Annoying “Freemium” Games

I like playing free Internet Flash games.  For mainstream commercial games, there’s a 20+ person development team.  That means the authors can’t take creative risks.  Most Flash games have a 1 person development team.  You see more originality.

In the era of “classic” computer games, most games were written by one person, leading to much originality.  With Flash games, I see more variety.

However, there’s a disturbing trend.  It’s “freemium” games.  For “freemium” games, you can play for free.  However, you can pay cash for extra items, giving you an unfair advantage.

Either you pay extra money, or your character is weaker, or you have to spend a lot of time grinding for items and levels.

There’s only one “freemium” game I bought.  That was “Gemcraft Labyrinth”.  It was worth the $5.  However, that author only got my purchase because he had previously published two excellent completely free games.  I’m probably going to buy the next version when it comes out “Gemcraft 2 Chasing Shadows”.

There are some great free flash games, if you know where to look.  I’m offended by “freemium” games, where you have to pay for extra items to get a decent character.  I’m noticing more and more games like that.  However, there’s one easy solution.  I can refuse to play them.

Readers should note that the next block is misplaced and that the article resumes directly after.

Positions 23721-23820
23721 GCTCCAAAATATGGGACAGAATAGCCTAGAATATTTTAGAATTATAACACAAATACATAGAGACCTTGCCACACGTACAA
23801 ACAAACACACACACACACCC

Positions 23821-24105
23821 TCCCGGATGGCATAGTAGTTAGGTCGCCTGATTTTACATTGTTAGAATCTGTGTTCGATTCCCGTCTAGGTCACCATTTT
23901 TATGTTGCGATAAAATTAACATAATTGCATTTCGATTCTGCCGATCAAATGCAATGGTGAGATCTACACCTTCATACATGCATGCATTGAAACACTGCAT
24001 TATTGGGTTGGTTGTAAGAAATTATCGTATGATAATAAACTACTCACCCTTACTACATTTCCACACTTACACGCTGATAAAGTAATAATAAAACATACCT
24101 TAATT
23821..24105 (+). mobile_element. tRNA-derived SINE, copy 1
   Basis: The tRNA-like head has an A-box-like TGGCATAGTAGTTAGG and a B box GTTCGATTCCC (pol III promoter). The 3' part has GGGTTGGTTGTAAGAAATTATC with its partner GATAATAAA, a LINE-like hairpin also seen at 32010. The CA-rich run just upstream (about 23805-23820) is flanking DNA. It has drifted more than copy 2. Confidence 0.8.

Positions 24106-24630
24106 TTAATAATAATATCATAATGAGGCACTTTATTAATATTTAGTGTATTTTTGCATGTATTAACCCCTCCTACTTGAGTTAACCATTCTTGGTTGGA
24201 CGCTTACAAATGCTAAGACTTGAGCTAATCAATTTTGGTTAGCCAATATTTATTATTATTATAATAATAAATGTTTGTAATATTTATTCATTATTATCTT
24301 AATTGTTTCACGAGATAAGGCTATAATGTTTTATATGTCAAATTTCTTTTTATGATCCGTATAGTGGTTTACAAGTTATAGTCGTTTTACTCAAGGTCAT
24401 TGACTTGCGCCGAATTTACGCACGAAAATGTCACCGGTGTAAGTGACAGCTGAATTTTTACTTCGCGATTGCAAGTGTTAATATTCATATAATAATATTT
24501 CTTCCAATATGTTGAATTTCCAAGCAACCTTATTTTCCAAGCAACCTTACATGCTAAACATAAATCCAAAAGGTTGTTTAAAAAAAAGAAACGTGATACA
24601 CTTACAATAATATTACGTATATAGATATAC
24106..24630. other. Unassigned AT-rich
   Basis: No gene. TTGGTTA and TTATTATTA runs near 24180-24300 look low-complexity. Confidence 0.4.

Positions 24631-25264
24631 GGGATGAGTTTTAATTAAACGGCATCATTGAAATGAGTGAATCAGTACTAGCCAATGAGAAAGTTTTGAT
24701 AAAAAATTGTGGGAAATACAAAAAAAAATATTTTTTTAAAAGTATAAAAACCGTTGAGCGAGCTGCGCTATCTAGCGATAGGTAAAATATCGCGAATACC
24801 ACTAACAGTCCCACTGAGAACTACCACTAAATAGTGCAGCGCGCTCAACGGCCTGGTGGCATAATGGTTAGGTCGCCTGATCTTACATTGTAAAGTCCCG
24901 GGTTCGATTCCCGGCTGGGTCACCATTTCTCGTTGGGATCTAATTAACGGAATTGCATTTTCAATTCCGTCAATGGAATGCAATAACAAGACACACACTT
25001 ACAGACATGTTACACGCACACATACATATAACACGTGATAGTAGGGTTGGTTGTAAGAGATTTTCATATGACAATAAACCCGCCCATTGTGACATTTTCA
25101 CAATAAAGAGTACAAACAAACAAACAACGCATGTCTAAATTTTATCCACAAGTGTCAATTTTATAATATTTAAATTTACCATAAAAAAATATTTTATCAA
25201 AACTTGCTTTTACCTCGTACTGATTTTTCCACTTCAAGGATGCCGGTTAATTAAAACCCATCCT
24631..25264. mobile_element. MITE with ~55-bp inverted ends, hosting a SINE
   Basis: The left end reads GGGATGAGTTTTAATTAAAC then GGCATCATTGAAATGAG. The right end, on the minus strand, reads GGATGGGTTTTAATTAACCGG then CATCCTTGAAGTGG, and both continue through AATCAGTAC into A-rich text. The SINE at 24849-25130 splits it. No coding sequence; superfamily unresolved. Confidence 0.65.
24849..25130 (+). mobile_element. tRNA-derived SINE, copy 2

3 Responses to Annoying “Freemium” Games

  1. The Freemium model is an alternative model that certainly doesn’t feel awesome for buyers, but it’s not used for making the buyer feel great about the product. And obviously you find the model annoying. It’s more about providing a standard renewable income stream for the developer. There is no problem with that if you or others consider the model from a developer’s perspective, and consider the developer might want to earn some money from their work, even if it’s small. It’s a fine line to walk in that business model without becoming annoying.

    • You can only get away with freemium if you already have a track record of producing great games. When I see a “free” game has premium content, I usually move on to other things.

      It’s really silly to pay real money for in-game items, as many freemium games do. Some freemium games are not beatable unless you purchase premium content.

      The best way is to add extra levels or extra game modes as the premium content. That’s what Gemcraft Labyrinth does, the only freemium game I ever purchased.

      On your blog, I liked this post. If your employer is truly incompetent, it can be more trouble than it’s worth. An employer must have a certain level of skill, to appreciate when they’re getting good work.

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